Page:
From the mid-1990s to 2010, many of the largest commercial contracts in Somalia were those for the provision of food aid. In 2010 the UN Monitoring Group accused WFP of working through a cartel of private businessmen, some of whom were connected to the Council of Islamic Courts and the transitional government of the time. Anti-terrorism legislation and later Al-Shabaab banning of food aid led to a huge reduction of food aid (and its associated contracts) from 2010 and coincided with the rise of cash as a new aid delivery modality. The Somalia famine of 2011 led to an unprecedented cash-based humanitarian response and, since this time cash has continued to be a critical delivery mechanism for assistance in the country. The form of cash assistance has itself evolved quickly as the telecommunications and money transfer sectors in Somalia have developed, with mobile money transfers taking over from cash-based hawala transfers.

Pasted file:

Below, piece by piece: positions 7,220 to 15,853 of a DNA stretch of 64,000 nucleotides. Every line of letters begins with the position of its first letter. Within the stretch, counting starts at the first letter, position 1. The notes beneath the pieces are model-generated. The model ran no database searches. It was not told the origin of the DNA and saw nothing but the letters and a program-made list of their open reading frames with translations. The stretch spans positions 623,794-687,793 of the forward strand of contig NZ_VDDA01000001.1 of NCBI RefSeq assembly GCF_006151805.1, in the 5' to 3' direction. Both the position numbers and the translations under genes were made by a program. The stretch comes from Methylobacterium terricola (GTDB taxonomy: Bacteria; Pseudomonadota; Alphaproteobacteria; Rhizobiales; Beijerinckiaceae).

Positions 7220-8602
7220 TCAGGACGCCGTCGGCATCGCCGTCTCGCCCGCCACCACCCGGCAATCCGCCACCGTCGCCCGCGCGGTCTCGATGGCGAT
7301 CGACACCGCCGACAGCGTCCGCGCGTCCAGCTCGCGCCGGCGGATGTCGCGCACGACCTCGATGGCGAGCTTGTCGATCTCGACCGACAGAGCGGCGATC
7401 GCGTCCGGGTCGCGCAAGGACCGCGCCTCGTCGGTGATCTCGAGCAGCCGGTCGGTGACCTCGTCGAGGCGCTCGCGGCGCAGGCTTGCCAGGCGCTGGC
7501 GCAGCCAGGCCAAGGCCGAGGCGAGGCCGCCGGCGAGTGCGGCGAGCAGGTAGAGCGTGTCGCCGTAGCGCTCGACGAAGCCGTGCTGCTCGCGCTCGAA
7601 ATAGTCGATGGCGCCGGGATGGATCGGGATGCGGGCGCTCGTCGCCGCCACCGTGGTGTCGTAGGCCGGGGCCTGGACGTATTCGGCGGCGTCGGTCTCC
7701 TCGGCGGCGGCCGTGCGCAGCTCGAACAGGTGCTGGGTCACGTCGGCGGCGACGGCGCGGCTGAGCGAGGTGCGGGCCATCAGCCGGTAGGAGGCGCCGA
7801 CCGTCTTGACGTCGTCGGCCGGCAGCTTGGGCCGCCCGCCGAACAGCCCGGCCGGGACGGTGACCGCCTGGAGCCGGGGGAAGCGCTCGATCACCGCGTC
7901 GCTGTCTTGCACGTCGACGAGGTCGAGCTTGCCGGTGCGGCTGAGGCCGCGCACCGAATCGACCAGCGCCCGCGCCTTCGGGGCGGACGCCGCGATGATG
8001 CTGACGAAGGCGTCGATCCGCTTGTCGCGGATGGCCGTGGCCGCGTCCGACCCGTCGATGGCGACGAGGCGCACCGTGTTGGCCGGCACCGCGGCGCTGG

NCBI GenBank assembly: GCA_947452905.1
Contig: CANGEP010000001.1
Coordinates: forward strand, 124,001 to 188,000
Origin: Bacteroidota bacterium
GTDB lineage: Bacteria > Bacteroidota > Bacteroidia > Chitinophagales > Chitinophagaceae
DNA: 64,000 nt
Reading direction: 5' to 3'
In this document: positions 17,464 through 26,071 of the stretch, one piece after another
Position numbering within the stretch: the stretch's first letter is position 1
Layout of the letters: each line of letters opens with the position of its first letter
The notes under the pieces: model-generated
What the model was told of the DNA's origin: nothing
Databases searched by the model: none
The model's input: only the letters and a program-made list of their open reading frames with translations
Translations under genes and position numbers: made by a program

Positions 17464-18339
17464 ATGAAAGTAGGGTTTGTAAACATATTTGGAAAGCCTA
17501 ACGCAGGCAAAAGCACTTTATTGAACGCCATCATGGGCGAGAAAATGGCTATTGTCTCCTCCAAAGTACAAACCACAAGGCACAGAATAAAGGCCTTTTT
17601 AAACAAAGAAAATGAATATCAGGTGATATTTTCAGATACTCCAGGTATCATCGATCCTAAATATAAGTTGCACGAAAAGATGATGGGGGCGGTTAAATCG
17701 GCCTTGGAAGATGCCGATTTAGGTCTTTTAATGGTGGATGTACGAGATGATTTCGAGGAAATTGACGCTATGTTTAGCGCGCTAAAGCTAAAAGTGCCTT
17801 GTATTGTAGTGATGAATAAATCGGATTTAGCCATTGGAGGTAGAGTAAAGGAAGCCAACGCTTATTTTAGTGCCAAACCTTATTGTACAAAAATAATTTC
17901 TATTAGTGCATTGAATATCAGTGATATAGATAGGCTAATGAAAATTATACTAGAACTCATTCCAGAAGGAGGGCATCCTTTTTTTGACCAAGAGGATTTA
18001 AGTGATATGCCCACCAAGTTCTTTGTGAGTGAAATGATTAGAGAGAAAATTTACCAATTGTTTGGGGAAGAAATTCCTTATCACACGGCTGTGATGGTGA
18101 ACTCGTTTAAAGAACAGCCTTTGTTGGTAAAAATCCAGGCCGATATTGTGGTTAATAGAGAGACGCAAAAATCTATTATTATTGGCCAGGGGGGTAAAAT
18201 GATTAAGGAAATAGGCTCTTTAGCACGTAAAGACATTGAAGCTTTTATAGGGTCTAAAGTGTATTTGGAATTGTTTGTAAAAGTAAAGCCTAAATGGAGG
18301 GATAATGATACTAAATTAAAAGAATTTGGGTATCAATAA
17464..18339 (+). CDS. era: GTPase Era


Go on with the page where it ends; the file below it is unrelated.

As these technological changes have been taking place, southern Somalia has increasingly been turning into (or resembling) a series of city-states, representing both the government and its international backers and the rural, agricultural hinterland largely controlled by Al Shabaab. Most attention and resources are focused on urban areas, where many displaced populations live, while changes in the rural economy and interaction between the rural and urban environment are little understood.